Sharing Food and Memories with Friends and Family

February 27, 2011
Irene Saiger


Olive Oil Cake

Having recently read The Girls From Ames, I have been thinking about women and their friendships, and how important those relationships are.  My mother had a habit of sitting at the windowsill looking down over the Concourse, where there were always women strolling arm in arm.  Sitting with her, I would imagine myself as an adult, walking with a friend, our arms intertwined. Unfortunately it is no longer in fashion for women to lock arms as they stroll, and the art of strolling has all but disappeared. What has not changed is the importance of female companionship.

This weekend my daughter came to visit us from NYC.  It just so happened that several of her oldest friends were also in town and were able to join us for various meals.  In different configurations, they came for dinner, lunch, and afternoon tea.  They laughed, talked, rolled their eyes (mostly at their mothers), shared confidences, and exchanged glances that clearly only they understood.  All very accomplished young women, each one passionate and full of life, I loved sitting back and watching them.  We have known two of the girls since birth and one since she was six.  Three now live in NYC and one in Los Angeles but the distances don’t seem to matter, or the time apart.  Having my daughter come home is always special, but knowing that this particular group of friends would be in Los Angeles at the same time, and that we would get to see them, turned the weekend into a celebration.  So, I baked the girls a cake, in the shape of a rose.

I found this recipe on one of my favorite food blogs, The Kosher Scene.   Norm said it tasted like a glazed buttermilk doughnut. Moist and delicious.

Olive Oil Cake

1 1/2 cups extra virgin olive oil

1 1/2 cups orange juice

5  eggs

3 1/2 cups all-purpose flour

1 1/2 tsp baking powder

1  1/2 tsp kosher salt

3 c. granulated sugar

zest of  3 oranges


1 cup confectioners sugar

Approximately 4 tsp of orange juice  (Mix juice with sugar until you have the consistency of a loose glaze, slowly, add more juice if needed)

Mix eggs in a large bowl.  Slowly add sugar, beating till egg mixture is light in color.  Add orange juice and stir till fluffy.  In a separate bowl, sift flour, baking powder and salt.  Alternating, slowly add olive oil, and then flour,  to egg mixture, and beat until batter is smooth.  Mix in orange zest.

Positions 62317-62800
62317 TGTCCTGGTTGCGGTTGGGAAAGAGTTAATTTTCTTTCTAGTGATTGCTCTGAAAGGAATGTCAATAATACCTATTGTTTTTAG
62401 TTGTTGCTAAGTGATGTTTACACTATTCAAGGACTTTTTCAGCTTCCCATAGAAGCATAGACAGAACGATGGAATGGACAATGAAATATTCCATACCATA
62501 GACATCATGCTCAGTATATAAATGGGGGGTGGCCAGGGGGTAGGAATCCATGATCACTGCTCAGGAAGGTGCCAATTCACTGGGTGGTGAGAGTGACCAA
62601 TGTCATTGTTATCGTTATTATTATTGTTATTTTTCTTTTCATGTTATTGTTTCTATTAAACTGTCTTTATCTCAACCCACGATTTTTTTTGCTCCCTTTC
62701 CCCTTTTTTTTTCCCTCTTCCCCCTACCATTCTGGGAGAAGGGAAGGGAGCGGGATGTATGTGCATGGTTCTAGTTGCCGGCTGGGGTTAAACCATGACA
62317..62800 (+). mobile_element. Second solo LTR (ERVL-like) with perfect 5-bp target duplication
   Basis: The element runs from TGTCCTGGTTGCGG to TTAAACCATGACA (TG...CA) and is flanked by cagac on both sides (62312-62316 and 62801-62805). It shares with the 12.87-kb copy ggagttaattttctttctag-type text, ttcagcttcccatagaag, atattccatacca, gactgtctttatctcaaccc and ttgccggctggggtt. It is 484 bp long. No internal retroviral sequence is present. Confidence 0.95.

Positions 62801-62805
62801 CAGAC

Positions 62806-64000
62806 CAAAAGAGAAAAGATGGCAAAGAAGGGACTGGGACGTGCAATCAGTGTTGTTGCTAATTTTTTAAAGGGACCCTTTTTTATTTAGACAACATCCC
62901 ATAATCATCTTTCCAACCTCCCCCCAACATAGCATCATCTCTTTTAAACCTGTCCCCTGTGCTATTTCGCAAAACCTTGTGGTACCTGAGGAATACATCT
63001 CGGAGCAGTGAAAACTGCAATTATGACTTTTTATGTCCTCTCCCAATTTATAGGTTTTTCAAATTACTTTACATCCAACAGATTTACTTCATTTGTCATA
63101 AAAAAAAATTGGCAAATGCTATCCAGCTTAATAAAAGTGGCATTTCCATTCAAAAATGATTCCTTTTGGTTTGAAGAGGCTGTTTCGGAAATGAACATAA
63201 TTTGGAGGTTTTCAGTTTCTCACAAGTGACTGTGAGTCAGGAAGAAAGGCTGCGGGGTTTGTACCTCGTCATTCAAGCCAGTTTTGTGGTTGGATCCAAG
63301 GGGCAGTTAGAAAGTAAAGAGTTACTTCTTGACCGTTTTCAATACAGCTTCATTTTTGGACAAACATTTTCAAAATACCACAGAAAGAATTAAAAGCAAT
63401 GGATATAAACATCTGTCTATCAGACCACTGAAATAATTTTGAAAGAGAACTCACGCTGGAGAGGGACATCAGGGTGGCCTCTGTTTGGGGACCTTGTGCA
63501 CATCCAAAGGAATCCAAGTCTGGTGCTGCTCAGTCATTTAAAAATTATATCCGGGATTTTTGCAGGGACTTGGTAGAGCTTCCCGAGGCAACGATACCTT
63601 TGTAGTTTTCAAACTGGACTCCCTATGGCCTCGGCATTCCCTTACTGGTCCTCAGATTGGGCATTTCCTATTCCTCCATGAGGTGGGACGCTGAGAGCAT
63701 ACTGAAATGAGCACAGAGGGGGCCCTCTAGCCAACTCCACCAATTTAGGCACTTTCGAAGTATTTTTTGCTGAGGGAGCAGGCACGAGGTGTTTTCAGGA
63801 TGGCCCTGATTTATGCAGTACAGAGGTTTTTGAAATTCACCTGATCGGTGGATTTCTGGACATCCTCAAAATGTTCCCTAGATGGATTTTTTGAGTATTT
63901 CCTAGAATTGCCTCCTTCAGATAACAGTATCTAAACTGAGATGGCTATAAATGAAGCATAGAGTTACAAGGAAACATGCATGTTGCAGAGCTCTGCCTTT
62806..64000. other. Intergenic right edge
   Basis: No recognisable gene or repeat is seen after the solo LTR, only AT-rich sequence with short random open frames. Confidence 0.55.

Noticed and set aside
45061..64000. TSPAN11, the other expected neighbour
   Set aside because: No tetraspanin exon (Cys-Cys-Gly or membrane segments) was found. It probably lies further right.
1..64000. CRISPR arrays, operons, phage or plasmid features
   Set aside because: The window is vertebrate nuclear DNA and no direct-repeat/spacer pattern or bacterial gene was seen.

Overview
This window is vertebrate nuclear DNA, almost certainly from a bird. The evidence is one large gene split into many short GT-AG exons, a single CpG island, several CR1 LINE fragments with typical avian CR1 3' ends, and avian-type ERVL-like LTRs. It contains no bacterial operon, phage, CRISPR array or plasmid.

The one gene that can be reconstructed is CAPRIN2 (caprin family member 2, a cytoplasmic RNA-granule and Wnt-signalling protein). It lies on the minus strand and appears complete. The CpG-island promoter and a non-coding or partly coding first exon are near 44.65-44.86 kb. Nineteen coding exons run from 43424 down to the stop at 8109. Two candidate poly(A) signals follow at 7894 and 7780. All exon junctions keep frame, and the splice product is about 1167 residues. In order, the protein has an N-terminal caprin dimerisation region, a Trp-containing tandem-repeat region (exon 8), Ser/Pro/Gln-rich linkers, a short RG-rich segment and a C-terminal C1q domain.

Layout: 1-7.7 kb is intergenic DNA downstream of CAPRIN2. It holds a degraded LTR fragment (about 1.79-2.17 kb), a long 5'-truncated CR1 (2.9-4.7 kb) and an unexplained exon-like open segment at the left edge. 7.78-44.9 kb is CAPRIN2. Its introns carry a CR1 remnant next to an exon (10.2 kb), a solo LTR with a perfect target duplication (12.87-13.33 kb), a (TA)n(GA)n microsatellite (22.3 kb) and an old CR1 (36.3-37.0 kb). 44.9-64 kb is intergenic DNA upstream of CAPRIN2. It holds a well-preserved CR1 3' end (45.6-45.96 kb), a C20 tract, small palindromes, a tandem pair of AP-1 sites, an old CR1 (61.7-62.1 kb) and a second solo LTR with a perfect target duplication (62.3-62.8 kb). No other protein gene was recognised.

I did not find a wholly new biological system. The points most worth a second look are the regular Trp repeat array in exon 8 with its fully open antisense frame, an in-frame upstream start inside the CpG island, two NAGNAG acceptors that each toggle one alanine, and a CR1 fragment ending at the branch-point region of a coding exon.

Preheat oven to 350 degrees. Grease and flour a Bundt pan. Add batter and bake for about 1 hour or until an inserted toothpick comes out clean.  Cool on rack for about 20 minutes and remove cake from pan.  Combine ingredients for glaze and drizzle over cake.



17 thoughts on “Olive Oil Cake

  1. Pingback: Olive Oil Pound Cake | nugoat

  2. I know it’s still pesach, but I’m already planning my chametz fest and this cake will probably steal the show. Chag sameach!

  3. Irene,

    We are honored you found a recipe on our blog worthy of putting up here. Your cake looks a lot more beautiful and inviting than the one I made, I’m impressed. Bravo!

  4. Having been at the dinner and having also savored the moments of observing our daughters interact as they have over the years, it is comforting to know that their friendship is a permanent staple that only becomes more precious with the passage of time. Irene the food was amazing as always especially the rose shaped buttermilk doughnut….i mean the Olive oil cake!

  5. Hi Irene, i loved you r post! So nice for Shira to have lifelong friends! It is an art you have taught her! The cake looks yummy! xo, barbie

  6. I have a rose bundt pan – I’m going to try this recipe – will let you know how it comes out

  7. This sounds like a wonderful cake. I plan to make it when my Israeli family comes to visit! Thank you so much!

    And, as always, love your stories…..dorothye

  8. What a great weekend-daughters, friendship and sweets.

  9. First of all, glad you liked the book. And I’ll stroll arm in arm with you anytime!

    I think this is the same recipe Rachel uses. How did you make it look that way?

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